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Overdrive Staff | April 03, 2011

The Federal Motor Carrier Safety Administration sent warning letters to 23,000 carriers that need to address areas of compliance, Administrator Anne Ferro said.

The letters, which are less serious than an onsite audit, are part of the agency’s new Compliance, Safety, Accountability program, which outlines how FMCSA will intervene with carriers whose performance is sub-par. Ferro spoke to Truckload Carriers Association members at TCA’s annual meeting last month in San Diego.

She said CSA and other regulatory initiatives support FMCSA’s three basic goals of raising standards for those entering the trucking industry, ensuring high standards for those in it and “getting the bad guys off the road,” meaning trucks, drivers, carriers, brokers or others.

Among other pending FMCSA matters, Ferro mentioned:

• HOURS OF SERVICE. The agency received 25,000 comments, which are being analyzed for shaping the final rule.

• COMMERCIAL DRIVER LEARNER’S PERMIT. The agency is about a month away from issuing a final rule.

• DRIVER PHYSICAL QUALIFICATIONS. It will be 12 to 18 months before FMCSA seriously addresses how obstructive sleep apnea and other physical conditions affect driver licensing.

• REGISTRY OF CERTIFIED MEDICAL EXAMINERS. Prior to tackling driver health qualifications, the agency will act on establishing certification for doctors who can verify that drivers meet CDL health criteria. It’s an area that seriously needs “integrity” restored, Ferro said.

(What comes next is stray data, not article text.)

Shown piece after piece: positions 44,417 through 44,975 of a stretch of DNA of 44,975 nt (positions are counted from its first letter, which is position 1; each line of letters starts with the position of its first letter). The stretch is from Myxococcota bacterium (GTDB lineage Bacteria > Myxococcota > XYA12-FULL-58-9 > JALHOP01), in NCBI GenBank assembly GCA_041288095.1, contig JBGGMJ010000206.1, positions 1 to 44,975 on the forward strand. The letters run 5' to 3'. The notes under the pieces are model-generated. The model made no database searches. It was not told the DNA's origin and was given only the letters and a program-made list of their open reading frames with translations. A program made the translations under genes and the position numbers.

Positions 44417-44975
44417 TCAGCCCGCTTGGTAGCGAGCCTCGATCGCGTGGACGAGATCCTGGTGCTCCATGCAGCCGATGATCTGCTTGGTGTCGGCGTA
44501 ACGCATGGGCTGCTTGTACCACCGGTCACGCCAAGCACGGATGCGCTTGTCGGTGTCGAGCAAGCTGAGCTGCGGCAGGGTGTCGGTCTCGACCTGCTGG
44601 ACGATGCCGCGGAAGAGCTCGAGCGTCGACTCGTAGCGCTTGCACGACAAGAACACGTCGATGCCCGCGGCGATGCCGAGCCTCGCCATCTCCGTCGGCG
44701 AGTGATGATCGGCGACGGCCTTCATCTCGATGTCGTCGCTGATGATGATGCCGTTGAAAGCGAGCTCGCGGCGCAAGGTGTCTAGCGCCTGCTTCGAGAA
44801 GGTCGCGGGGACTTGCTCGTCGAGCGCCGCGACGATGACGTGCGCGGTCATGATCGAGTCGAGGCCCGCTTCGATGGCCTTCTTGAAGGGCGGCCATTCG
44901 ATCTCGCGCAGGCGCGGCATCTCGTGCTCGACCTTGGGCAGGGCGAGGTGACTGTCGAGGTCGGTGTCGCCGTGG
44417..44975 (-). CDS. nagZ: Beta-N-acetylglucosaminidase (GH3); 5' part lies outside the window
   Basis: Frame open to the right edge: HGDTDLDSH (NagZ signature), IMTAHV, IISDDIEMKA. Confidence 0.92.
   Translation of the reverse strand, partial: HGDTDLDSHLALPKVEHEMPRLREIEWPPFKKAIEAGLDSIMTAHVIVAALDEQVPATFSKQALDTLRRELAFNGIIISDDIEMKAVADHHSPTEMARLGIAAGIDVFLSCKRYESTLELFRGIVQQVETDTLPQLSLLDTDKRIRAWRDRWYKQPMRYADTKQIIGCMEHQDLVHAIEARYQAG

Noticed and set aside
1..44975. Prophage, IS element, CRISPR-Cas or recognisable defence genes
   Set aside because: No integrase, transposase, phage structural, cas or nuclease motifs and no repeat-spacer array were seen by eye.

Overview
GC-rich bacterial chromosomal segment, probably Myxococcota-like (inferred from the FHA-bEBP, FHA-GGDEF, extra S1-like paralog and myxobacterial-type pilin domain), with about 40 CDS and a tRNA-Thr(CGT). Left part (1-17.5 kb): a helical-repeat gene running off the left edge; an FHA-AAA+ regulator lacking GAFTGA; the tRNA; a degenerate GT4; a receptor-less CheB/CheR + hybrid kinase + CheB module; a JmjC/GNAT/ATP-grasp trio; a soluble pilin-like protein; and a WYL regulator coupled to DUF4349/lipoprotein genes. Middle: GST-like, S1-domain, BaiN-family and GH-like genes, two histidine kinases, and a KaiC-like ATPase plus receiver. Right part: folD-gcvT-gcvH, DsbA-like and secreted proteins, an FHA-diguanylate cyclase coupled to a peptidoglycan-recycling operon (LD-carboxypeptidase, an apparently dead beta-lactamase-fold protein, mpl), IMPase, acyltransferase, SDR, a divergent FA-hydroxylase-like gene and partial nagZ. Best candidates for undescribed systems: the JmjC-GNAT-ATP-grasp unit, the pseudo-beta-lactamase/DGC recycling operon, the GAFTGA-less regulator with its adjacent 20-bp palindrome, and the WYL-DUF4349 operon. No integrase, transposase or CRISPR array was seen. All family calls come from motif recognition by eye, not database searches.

• DRUG AND ALCOHOL TESTING DATABASE. The agency is establishing this to ensure that carriers get current records of all driver applicants.

— Staff reports


SHORT HAULS

SPOT MARKET van freight rates nationwide in February remained stable, according to TransCore Trendlines. Flatbed rates increased 1.9 percent and reefer rates moved up 1.6 percent compared to January.

TRUCK FREIGHT as measured by the American Trucking Associations’ advance seasonally adjusted For-Hire Truck Tonnage Index increased 3.8 percent in January. Compared with January 2010, adjusted tonnage climbed 8 percent, which was the largest year-over-year increase since April 2010.

JANUARY TRAILER orders dropped 22 percent from December, said ACT Research Co. The January total of 17,800 units was 151 percent greater than a year earlier. Dry vans accounted for all of the month-to-month decline, while some specialty trailer types hit 4- and 5-year highs, ACT said.



Opposition builds against hours proposal

In comments submitted on the Federal Motor Carrier Safety Administration’s proposed changes to the hours-of-service rule, the Commercial Vehicle Safety Alliance, the American Trucking Associations and a shippers’ group all opposed the proposal.

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